#JP5575
Kuniyoshi (1797-1861)

Tamakazura Chapter: Tamatori-hime

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#JP5575
Kuniyoshi (1797-1861)
Tamakazura Chapter: Tamatori-hime
Series:
Ukiyoe Parallels for the Tale of Genji
Medium:
Woodblock Print
Date:
c. 1845
Size:
10" x 14.5"
Signature:
Ichiyusai Kuniyoshi ga
Condition:
Good color, impression and state

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Details

Publisher:
Iseichi
Seals:
Mura (censor seal)

About the art

Tamatori-hime grasps the sacred pearl that she has stolen from the palace of the Dragon King. Furious, the Dragon King sends monsters to retrieve the pearl, which Kuniyoshi depicts as an octopus. She escapes, and  delivers the sacred pearl to her lover, but ultimately sacrifices her life in the mission. This early edition clearly shows the palace outlined in the waves behind the struggle between Tamatori and the octopus.

 

About the artist

The son of silk dyer, Kuniyoshi Utagawa was born into the Igusa family in Edo. Little is known about his very early years, though he is said to have shown remarkable talent from a young age. Kuniyoshi began his ukiyo-e career as a pupil of Shunei. At age 14 he was accepted to study the art of woodblock printing under Toyokuni I and, in time, would become one of his most successful students. In 1814, he left Toyokuni’s studio to pursue a career as an independent Japanese ukiyo-e artist. Initially, he had little success, selling tatami mats in order to support himself. However, his fortunes changed in 1827 with his dramatic series 108 Heroes of the Suikoden. From that point on, the public hungered for his portrayals of famous samurai and legendary heroes. Kuniyoshi worked in all genres, producing some brilliant landscapes and charming bijin-ga (pictures of beautiful women). He died in the spring of 1861 from complications of a stroke.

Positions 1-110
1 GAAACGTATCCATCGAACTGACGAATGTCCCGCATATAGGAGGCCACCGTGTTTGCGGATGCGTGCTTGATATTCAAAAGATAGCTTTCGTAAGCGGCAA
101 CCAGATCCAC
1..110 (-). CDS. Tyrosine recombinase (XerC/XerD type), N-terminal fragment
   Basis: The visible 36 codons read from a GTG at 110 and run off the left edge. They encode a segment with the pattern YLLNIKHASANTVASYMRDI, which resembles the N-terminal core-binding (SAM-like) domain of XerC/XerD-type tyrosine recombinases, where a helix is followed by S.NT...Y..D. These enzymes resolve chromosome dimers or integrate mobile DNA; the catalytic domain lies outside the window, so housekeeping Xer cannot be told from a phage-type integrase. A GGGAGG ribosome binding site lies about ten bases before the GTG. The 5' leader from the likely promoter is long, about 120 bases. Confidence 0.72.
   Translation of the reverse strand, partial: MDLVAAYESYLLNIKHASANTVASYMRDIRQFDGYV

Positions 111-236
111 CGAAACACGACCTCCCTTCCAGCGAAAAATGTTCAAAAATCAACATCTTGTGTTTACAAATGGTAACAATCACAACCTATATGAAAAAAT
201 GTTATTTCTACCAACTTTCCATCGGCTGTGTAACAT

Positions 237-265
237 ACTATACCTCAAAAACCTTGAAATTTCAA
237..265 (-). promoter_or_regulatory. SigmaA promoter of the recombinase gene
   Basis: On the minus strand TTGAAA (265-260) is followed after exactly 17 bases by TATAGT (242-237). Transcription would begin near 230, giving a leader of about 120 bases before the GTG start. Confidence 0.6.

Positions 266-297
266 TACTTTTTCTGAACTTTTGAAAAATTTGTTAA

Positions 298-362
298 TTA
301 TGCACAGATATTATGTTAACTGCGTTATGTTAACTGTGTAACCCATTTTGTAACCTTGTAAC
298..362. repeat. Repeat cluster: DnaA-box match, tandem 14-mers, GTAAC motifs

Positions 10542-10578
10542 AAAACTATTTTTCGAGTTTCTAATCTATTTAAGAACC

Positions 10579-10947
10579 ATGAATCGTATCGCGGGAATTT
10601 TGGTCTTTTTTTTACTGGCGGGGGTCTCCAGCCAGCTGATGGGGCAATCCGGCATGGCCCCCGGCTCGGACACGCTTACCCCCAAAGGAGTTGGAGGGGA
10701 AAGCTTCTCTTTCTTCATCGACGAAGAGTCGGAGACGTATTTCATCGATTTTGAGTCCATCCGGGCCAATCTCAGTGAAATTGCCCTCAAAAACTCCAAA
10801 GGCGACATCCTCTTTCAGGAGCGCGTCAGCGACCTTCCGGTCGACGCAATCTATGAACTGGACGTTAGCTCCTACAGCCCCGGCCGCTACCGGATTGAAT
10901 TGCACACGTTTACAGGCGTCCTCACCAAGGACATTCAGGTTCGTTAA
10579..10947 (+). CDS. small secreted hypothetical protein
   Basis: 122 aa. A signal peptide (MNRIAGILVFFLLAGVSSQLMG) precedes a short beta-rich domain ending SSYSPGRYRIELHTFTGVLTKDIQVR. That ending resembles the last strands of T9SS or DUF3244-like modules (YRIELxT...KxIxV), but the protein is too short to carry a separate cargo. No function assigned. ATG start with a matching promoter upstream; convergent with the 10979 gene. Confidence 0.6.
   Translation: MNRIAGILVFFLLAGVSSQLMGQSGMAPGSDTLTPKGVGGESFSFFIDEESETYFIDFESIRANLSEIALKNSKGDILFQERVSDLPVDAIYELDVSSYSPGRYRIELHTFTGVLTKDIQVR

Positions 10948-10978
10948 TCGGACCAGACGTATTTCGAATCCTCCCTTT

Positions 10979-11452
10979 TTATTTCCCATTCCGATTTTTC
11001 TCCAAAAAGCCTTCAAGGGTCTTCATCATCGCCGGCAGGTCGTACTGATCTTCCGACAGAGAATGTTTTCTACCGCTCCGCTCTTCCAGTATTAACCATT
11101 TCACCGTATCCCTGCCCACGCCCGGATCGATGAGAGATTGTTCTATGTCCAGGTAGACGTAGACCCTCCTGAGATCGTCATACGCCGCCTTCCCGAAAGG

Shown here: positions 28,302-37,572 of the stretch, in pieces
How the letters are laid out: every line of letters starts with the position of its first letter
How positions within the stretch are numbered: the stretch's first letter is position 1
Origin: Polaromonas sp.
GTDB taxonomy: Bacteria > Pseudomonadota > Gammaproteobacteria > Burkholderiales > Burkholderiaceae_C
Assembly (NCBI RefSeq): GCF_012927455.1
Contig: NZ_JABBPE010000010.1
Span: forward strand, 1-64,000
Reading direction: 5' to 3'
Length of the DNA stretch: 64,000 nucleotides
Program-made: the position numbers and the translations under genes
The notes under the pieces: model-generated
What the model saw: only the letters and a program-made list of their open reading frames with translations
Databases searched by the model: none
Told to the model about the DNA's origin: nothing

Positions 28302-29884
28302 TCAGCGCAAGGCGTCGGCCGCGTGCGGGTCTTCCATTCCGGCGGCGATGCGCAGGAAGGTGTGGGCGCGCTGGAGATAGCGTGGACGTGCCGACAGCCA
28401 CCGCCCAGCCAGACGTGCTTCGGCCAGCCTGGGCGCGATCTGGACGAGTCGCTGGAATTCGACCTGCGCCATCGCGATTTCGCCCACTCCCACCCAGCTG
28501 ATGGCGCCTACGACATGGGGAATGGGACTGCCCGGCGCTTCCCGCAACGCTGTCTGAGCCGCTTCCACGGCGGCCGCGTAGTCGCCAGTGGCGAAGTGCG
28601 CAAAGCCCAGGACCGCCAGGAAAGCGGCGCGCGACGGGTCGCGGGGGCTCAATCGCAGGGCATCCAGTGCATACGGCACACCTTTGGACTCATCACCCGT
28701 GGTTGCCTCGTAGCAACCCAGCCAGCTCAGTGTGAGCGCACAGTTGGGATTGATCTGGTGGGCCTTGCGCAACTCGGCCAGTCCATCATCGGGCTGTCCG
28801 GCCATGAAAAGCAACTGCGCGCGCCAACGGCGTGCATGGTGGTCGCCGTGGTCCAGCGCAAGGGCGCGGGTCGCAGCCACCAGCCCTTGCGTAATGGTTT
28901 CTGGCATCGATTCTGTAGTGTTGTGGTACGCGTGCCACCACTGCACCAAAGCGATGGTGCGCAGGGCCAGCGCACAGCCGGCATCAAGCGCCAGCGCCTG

In direct contrast to the peaceful views of a scenic Japan provided by Hiroshige and Hokusai, the following decades saw a rise of the fierce, fearsome and fantastical in ukiyo-e. Kuniyoshi welcomed this changing public taste. He had a ravenous imagination and the full scope of his work reveals an aesthetic sensibility capable of assimilating almost any experience. No doubt, however, his particular genius felt most at home in the world of martial glory, where epic battles decided the fate of empires and fierce warriors clashed to the death. Kuniyoshi's prints were so popular in his time that he received requests for tattoo designs.

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